The story is very well crafted. And is so much more than boy meets girl and has to leave girl to go to Mars. It asks and manages to thoughtfully answer some very big questions that face humanity. Maberry has created deeply relatable, diverse and intelligent characters who, in a not too distant future, leave behind everything familiar and set out to become the first colonists headed for Mars. 

The science has been meticulously researched and is offered in a very natural way without going over the reader’s head. A treat for a secret space nerd, like me. 

What rounds out this well-written story that follows young Tristan Hart and his parents along with their fellow colonists on their journey, is the depth and breadth of information the author appears to have at his fingertips and is able to blend seamlessly into the narrative: history, philosophy and mythology all fitting neatly in and adding extra layers to the story.

This is an author I would enjoy talking to and learning from over a good meal. The ultimate would be to co-author a novel, but for now I’ll put that in the wish column.

Friday, April 7, 2017

Researching Off The Beaten Path

One of the best parts about writing is that sometimes researching a character for a book takes me off the beaten path and down a different road into territory I’m only barely familiar with. Research gives me the opportunity to learn a little about many different things. Without giving away too much about book I’m working on, let’s just say the main character has a few unusual skills that are needed to solve a mystery that spans the continents.

Today, I thought I’d share with you a short interview with someone who’s helped me in developing my protagonist. Her name is Marie Black and she provides strategic intelligence. You can find a link to her website and more details about her services at the bottom of this interview.

Marie, welcome to my blog. I’m eager to hear your answers as I’m sure my readers are curious about what you do as well.

1. You have an interesting and usual skill set. Can you tell me a little about how you came to develop it or did it appear naturally?
M: When I was little, telepathy was very interesting. Unfortunately, there weren't many minds to practice it with, but I could always read people's thoughts. Since youth I've also developed clairvoyance, clairsentience, clairaudience, and communication with spirits using ancient techniques. I've also mastered Remote Viewing.

2. What kind of work do your skills lend themselves to? And how do you use them?
M: My psi skills have been used to locate missing people, criminals, and terrorists actively engaged in plots to attack large groups of people. I've also helped thousands of people with all sorts of problems. It's like psychic investigation.
I use my skills by tuning into the keywords, people, or a location, and gathering necessary data to answer the questions.

3. Do you think skills such as telepathy and remote viewing are unique or can anyone learn them?
M: I think everyone is born with the gland to develop psi skills, the Pineal Gland is the window. Anyone can learn telepathy and remote viewing, but it takes DAILY practice to get good with psi skills.

4. What is the one thing you wish people would understand about your abilities?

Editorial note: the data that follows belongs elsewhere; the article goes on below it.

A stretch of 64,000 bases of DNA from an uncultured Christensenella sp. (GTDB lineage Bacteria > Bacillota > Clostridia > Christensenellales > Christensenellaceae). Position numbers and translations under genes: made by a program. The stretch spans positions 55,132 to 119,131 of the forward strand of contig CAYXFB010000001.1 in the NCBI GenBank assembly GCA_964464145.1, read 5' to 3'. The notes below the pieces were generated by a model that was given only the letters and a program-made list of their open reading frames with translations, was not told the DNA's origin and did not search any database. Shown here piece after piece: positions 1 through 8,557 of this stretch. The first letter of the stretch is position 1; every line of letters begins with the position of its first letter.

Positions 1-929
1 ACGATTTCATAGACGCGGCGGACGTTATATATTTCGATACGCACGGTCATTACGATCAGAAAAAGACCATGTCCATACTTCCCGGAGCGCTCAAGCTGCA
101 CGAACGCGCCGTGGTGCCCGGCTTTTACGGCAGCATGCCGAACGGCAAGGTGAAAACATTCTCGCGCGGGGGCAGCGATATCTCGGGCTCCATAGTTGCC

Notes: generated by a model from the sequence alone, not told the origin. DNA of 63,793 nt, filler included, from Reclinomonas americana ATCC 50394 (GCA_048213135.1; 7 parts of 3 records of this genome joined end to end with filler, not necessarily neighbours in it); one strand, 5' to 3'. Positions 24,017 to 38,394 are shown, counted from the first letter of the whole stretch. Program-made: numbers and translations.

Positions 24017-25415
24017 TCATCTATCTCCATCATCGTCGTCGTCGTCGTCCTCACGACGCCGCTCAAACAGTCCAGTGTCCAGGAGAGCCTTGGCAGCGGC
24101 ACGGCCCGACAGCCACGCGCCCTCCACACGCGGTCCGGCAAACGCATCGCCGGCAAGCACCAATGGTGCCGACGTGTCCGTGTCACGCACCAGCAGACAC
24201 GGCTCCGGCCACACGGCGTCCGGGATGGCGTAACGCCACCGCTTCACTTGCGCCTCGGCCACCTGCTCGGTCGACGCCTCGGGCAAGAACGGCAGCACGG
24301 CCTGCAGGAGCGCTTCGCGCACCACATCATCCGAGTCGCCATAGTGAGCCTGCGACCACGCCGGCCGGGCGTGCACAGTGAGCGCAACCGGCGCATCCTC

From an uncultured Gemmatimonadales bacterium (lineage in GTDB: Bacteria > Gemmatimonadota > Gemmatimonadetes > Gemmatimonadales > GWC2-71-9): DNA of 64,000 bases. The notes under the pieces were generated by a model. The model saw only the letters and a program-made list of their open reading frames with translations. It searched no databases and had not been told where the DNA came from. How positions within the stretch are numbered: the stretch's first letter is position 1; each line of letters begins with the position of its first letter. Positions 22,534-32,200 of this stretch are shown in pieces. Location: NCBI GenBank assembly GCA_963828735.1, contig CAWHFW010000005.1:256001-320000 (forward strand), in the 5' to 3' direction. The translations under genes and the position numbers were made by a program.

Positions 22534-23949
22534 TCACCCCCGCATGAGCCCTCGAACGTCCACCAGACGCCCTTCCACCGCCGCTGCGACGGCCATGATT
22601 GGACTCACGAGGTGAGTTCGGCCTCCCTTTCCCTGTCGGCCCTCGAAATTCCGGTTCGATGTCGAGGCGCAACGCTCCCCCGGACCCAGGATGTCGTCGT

M: Everyone has the potential to develop these abilities, but it takes a lot of focus and practice. Don't give up!

5. If a protagonist in a novel had your skills how would that be a benefit to tracking say an international art thief?
If the protagonist looked at a photo of the stolen art, the location of the thief could be pinpointed no matter where on Earth they were hiding.

Thank you for taking the time to stop by. This should give people a hint of what you do, as well as some clues to the book I'm working on. 

For more information about Marie and her work, please take a look at:

Sunday, March 26, 2017

Bittersweet and Inspiring


For four years I was a part of the FIRST Robotics community in Seattle and the greater Pacific Northwest, so it was only logical that I seek out the FIRST family in Colorado. In the fall I volunteered as a judge at the FIRST Lego League competition and this past weekend I was a judge at the Colorado Regional competition, which brings together high school teams from Colorado, Wyoming, and some from Texas, New Mexico and Nevada.

It was a bittersweet experience for me because I found myself wistfully glancing up at the stands looking for the many friends I’d made in the Pacific Northwest. It seemed so natural that I should find them there, but they weren’t there. The same thing happened in the pits as I tried to find familiar teams. Memory and the brain will always try to reach for what’s familiar when in a situation that has the look and feel of past experiences, yet is different.

The other bittersweet part of this weekend was realizing that there are fewer resources available to the teams here, from training to funds/sponsors to opportunities. The difference between more affluent school districts and small rural ones was greater than I’d encountered in Washington. These difference also drive future opportunities for the kids on these teams. In Washington around 90% of kids on FIRST robotics teams will go to college, here I’ve found that number to be lower.

The cultural and socio-economic differences between the coastal states and the heartland states was made real for me this weekend. On an intellectual level, I understood, but on an emotional level it’s a different experience which added new depth to my understanding. As well as reaffirming my desire to help where I can. To provide encouragement and support to kids who have a tougher climb than others.